“As long as it doesn’t cost me any money, that is.” That statment seems to go hand-in-hand with any discussion about a new arena located in the downtown core. It’s a debate that’s been floating around for years and seems to have reached a boiling point within the past few weeks or so. This follows an announcement by Northlands that refurbishing Rexall Place will cost a tasty quarter billion. Preliminary estimates on a new arena are in the $400M to $500M range. It makes good finacial sense to build a new arena, IF the price tag is in that range. However, I believe that no small amount of caution is necessary when considering this. Fortunately, Mayor Mandel has appointed a task force to study the cost impact of such a project.
A construction project of this scope would, without question, go over budget. It won’t matter what the budget will be, it will invariably cost more than anyone would have thought. Building something this big is risky. Steel and copper prices are volatile and unpredictable. One spike in the market and suddenly you’re spending another ten mil on structural steel and rebar. Or another quarter mil on electrical cable and building wire. Beyond those concerns, the big question is this: Who will build the damn thing? Who has the labour force and the financial wherewithal to execute the job? Certainly someone will do it, but there aren’t many general contractors out there with that kind of muscle. PCL is the only one that comes to mind. If you’ve only got a few players (or one player, as the case may be) bidding on the thing, guess what that does to the price? I can see many contractors walking away from this project simply because it would be too easy to lose the farm on something this size. Of course I’m no expert, but when you factor in labour issues, fluctuating raw material costs and the sheer size and scope of the job, I could see a new arena running close to a billion dollars.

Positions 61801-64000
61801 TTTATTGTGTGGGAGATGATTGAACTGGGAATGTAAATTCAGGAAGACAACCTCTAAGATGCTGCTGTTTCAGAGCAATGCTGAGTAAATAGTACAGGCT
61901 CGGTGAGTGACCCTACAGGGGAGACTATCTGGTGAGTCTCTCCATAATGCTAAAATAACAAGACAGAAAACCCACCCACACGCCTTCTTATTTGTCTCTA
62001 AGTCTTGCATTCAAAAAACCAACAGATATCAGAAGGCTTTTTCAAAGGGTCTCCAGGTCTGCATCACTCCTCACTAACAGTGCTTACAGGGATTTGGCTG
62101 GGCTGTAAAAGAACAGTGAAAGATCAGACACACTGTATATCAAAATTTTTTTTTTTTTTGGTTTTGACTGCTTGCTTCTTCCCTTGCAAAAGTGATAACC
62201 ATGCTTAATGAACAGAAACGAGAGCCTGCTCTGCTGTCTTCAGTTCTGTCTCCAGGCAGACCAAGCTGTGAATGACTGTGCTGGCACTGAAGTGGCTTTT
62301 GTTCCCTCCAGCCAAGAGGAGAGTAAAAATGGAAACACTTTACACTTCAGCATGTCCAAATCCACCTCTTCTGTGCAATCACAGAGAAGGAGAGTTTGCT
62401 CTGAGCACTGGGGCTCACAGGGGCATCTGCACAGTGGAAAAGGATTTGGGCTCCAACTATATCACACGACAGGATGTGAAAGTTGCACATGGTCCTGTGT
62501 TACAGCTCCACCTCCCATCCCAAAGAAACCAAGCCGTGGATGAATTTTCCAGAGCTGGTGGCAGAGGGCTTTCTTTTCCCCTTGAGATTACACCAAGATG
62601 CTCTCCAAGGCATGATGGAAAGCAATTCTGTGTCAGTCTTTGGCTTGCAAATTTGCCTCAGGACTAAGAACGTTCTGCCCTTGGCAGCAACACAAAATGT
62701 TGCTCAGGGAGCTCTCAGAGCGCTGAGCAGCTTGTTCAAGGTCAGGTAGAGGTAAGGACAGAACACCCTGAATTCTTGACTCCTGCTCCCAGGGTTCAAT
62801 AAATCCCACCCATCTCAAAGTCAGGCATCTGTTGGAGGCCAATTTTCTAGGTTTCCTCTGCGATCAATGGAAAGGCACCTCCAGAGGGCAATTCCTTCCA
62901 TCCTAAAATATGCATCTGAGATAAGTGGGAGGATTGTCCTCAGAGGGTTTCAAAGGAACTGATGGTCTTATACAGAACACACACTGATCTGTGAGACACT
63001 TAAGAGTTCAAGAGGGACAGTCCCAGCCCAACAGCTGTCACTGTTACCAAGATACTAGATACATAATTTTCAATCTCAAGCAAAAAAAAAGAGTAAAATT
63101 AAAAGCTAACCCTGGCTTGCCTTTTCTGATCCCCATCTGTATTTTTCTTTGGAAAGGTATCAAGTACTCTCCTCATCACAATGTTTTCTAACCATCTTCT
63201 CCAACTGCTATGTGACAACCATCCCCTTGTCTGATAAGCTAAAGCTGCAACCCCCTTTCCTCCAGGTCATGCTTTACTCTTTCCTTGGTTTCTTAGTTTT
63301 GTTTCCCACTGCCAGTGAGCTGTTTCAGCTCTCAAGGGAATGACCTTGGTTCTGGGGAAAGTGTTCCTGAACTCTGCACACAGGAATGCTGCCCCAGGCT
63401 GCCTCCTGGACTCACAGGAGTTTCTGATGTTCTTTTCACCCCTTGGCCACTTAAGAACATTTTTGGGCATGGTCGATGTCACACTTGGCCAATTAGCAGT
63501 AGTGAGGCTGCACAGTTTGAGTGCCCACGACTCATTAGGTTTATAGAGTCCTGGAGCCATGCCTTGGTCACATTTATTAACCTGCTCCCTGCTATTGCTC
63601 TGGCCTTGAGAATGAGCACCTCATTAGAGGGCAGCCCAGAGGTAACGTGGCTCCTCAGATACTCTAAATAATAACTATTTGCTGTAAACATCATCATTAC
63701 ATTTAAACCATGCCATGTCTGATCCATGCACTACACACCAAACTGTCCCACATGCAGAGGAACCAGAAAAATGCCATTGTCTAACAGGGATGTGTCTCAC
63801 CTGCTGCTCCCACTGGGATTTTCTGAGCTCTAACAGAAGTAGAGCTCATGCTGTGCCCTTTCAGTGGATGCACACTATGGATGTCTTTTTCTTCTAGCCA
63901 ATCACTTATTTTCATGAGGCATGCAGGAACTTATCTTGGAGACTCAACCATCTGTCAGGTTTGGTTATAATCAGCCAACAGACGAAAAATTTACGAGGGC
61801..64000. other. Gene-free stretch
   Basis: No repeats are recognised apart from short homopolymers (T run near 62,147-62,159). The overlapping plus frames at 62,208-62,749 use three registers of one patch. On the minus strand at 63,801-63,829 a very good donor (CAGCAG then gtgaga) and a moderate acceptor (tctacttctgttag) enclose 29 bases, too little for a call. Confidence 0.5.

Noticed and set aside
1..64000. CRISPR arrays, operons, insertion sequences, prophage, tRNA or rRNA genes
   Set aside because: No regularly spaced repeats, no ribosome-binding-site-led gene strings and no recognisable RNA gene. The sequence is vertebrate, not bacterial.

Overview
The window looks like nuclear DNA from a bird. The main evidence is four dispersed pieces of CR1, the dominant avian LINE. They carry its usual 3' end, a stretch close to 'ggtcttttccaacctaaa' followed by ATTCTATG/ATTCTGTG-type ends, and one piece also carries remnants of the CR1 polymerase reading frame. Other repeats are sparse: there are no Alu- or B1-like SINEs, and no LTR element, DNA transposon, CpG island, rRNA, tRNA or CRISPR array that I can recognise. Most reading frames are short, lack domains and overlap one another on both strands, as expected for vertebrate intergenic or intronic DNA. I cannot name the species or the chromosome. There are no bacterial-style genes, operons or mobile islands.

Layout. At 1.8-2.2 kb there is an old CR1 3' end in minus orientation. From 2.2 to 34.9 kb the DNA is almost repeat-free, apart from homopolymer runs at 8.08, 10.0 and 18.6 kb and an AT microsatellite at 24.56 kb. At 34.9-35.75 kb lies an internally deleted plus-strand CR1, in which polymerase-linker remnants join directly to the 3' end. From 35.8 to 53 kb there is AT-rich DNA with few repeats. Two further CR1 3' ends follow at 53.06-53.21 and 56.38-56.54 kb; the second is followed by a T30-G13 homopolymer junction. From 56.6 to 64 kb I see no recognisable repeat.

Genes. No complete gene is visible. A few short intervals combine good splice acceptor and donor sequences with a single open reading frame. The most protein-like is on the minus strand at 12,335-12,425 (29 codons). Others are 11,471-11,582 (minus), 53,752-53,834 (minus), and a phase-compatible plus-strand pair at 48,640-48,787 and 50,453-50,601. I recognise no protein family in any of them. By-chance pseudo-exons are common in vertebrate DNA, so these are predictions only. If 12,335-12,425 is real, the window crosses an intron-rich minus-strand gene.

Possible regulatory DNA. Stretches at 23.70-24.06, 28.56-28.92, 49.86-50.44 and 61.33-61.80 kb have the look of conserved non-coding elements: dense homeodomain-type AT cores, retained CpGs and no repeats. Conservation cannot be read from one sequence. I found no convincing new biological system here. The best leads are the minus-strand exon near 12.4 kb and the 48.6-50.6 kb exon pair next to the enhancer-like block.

Which is not to say that it shouldn’t be done. Rexall Place is a crumbling, decrepit building. Improvements must be made. If properly implemented (i.e. with new and exciting retail & entertainment in the surrounding area), the long-term financial impact of a new arena would surely outweigh any construction cost overruns (one would hope, anyways). The big question is this: Who is going to pay for it? Mandel has stated that he doesn’t want taxpayers on the hook for it, but that well-intentioned idea seems a tad unrealistic. It looks like he’s changed his tune a little, but still doesn’t want to have to dig too deeply into taxpayer’s pockets. The reality is that a project of this size can’t materialize without some form of government subsidy.
Let me go on record as being a cautious supporter of the downtown arena project. It would inject needed life into the downtown area and help to bring our fair burg up to snuff. Lets be realistic with the costs and let the taxpaying citizenry know what to expect.
Rexall Place, Edmonton. April 2007
StreetRag is an urban weblog and podcast about the city of Edmonton, which is located in the province of Alberta, Canada. It is authored by Edmonton-based writer, web advocate, and poet Michael Gravel and is updated frequently with written urban vignettes, amateurish photographs, deuteronomous audio material, barely coherent musings and rambling ecumenical treatises. StreetRag is a love letter to a lonely prairie burg struggling with its big city ambitions and small-town feel.
The city is Edmonton. It's a subject, not a passion. E-Town is almost universally derided by outsiders as an unlivable tundra wasteland populated by oil-hungry redneck conservatives who despise the arts. All of that is true. But it's not the whole story. There is beauty here. Dusty snowfalls. Brilliant summers. A stunning river valley. A diverse arts community that flourishes. It's a place that inspires a gray relationship - not all good, not all shitty. For that reason alone it is lovable, for what is life but a grayscale?